After the lesson or coaching – what do you do with it?

I had my monthly voice lesson today. I love my lessons. My teacher has fantastic ears and many, many years of experience singing and teaching. He is very good at giving feedback and suggesting improvements, and he really knows the classical singing business.

Like many (most?) people, I record my lessons. I usually wait longer than I should to listen to them. After all these years I dread what I might hear, so I procrastinate. This is a silly old habit, since I know very well what I sound like in general and that I’m improving. When I finally listen to the recording I always seem to have a reasonable mix of “gotta fix that” and “that was good” running through my head. I have not listened to myself for a long time where I thought that my life should grind to a halt because I’m such a failure and fraud as a singer. As you can imagine from the foregoing dramatic sentence, there is always a little extra judging going on when I listen to myself. It is very different from listening to recordings of other people!

So I know that I need to listen to the recordings soon after the lesson, so that I can work with the ideas for the maximum amount of time before the next lesson – heck, the maximum amount of time before I’m dead! So how do I actually listen to the recording? As I’m listening, I have a pen and a sheet of paper in front of me and my sheet music for rep that was sung in the lesson. I pause the recording and write down important points. If I remember a personal note or feeling that ran through my head in the lesson, I sometimes capture that as well. I find that looking at these notes daily when I practice is quite helpful.

But as I was driving the half hour from lesson to home today, I was thinking that there is something else that is usually missing from my post-lesson process – simple reflection! Sometimes when I get out of a lesson or coaching (and my coach is fabulous too!) I just want to bolt out of there and think about lunch, or rush off to work, or knock off items on my “to do” list. But wouldn’t it be wise to actually sit quietly and think about the lesson, mentally going through what I remember, and writing down those points, and then listening to the lesson? Then compare what I remembered before listening with what I get after listening. I have sometimes done all these steps, but not consistently. When I listen to the recording, it is always surprising how very important points come back to me that I did not remember an hour after the lesson!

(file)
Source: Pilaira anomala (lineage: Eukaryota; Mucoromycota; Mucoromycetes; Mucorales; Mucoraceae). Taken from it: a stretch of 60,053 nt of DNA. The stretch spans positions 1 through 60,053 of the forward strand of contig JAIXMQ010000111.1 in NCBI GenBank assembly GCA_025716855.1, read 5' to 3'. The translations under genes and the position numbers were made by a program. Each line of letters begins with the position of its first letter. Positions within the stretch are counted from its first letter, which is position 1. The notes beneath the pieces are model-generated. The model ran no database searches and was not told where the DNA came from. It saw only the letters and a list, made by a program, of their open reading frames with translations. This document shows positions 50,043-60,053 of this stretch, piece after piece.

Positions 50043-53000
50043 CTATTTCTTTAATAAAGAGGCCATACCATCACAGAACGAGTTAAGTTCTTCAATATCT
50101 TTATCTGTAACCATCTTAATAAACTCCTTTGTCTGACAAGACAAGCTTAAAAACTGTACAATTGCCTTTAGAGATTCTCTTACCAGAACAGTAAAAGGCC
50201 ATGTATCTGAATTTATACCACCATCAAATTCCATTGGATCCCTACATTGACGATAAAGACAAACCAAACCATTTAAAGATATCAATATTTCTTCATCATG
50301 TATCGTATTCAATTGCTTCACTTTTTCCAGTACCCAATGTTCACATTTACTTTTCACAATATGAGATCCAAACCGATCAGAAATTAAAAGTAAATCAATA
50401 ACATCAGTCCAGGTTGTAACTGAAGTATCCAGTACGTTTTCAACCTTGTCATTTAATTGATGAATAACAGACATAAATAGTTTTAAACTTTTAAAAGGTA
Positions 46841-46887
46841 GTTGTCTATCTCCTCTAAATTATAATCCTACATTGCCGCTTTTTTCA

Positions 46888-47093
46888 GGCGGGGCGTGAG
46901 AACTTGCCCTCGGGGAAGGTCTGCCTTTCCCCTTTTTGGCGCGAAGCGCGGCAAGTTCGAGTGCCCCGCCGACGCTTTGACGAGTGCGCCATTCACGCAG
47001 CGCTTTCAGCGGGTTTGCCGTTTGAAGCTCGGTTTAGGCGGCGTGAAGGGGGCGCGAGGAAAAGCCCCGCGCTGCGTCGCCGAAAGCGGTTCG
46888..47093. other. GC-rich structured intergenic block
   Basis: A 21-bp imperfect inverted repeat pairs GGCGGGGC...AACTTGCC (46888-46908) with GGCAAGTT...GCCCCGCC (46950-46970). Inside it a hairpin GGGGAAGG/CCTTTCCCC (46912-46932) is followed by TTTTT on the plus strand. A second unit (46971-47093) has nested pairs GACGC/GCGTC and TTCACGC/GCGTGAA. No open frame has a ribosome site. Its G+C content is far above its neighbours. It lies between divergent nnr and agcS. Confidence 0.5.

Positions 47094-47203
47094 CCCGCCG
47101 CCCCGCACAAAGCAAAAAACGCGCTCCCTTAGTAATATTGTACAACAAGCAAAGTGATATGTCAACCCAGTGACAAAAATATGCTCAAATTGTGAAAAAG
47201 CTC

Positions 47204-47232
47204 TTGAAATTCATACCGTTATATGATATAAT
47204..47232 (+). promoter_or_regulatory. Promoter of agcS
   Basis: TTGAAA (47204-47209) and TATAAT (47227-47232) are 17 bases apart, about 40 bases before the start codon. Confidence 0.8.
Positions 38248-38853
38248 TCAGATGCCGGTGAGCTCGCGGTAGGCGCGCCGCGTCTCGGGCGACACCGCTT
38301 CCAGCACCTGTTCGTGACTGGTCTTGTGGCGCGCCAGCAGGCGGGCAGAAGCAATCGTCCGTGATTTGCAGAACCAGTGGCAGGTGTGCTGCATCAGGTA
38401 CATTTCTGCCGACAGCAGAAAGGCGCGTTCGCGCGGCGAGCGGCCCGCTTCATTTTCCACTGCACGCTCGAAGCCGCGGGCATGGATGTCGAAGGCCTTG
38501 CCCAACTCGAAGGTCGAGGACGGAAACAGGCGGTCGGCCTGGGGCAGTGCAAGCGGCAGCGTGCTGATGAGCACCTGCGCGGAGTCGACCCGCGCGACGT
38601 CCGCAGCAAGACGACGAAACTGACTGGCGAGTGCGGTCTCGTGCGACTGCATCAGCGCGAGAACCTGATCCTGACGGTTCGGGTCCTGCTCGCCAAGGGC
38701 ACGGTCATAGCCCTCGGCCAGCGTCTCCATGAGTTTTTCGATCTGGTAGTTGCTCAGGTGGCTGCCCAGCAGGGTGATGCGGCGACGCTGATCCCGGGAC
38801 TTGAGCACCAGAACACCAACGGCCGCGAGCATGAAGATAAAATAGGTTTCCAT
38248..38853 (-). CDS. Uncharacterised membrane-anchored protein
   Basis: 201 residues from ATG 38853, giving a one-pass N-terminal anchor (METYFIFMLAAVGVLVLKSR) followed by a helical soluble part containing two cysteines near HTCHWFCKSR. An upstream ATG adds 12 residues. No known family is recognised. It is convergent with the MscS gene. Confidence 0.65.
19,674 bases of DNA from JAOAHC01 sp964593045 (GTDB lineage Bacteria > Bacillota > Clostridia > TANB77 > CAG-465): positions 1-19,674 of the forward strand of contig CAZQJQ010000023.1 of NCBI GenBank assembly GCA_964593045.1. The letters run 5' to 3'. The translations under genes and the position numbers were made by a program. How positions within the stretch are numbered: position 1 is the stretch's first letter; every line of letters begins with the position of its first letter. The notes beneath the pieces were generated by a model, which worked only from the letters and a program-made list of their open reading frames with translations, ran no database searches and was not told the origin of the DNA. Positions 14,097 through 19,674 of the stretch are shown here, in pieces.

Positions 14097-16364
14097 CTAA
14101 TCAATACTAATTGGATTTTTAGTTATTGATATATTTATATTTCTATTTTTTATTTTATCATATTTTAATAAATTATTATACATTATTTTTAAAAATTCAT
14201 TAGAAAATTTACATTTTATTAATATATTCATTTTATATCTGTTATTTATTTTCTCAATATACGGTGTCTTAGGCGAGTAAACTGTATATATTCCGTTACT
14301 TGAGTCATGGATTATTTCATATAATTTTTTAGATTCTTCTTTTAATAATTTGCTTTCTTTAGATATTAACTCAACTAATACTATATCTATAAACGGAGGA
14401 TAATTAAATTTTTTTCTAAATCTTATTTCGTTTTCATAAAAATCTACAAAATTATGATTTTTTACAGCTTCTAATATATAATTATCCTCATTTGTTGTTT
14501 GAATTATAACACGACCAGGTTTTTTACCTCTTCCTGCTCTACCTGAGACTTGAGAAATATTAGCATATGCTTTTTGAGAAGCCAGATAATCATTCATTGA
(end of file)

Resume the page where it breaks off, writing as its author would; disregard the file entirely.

This all makes me think about my students, and all of my fellow singers, and how we don’t really discuss how we record and process the important stuff from our lessons and coachings. How do YOU operate? Do you find that you go to your lesson, do what is asked and feel pretty good about it, and then not think about lesson things, apart from working on your repertoire, until the next lesson? Probably you are neither completely negligent nor completely studious. I would say that I do about half the work I could be doing after the lesson, because I let inertia and “real life” issues steal away the time and the will to mine all that I can from my lessons. If my teacher says the same thing about a particular point for three lessons in a row, and I’m able to fix it within the lesson each time, then there is something I’m probably not doing on my own. Time to get past “shame on me!” and get with the program! It’s a waste of time, money, and one’s talents to do otherwise.

Really studying one’s lessons – from memory, from written notes, from recording, and even from discussion with friends and family, can yield fruits that feel like you’re getting another lesson for free! Some of you singers and teachers probably have some good ideas to share about how you make use of recordings and notes from lessons and coachings. I’d love to hear about them.

3 Replies to “After the lesson or coaching – what do you do with it?”

  1. I am very fastidious of making use of the recording because I am not as strong at making changes during the lesson. I usually have to listen afterwards and try it on my own. My process is to listen with a small notebook in hand and write down every exercise and instruction given. That then becomes the basis for my practice in the coming week. I also take note of what I did well and not so well in my mind, but rarely in the notebook. This process is obviously tedious and I do dread it sometimes. I find if I copy the recording onto my computer and listen to it from the computer, the process is less onerous. I can more easily fast forward through any off-topic discussions and "multi-task." This process is working very well for me, and I would be lost without it.

  2. I'm so glad I read your blog! It reminds me to bring the reflection piece to my students attention more often as they are less likely than we adults to really follow through and get the most out of their alone practice time.

  3. @Ro I don't think it's just the non-adults. All of us could stand to come at our lessons as if we are new to it rather than carrying past faults or worries into listening to our lessons. It's not just about "adults".

    Really loved this post. Going to share it with my client mentioned in another of my comments to your posts.

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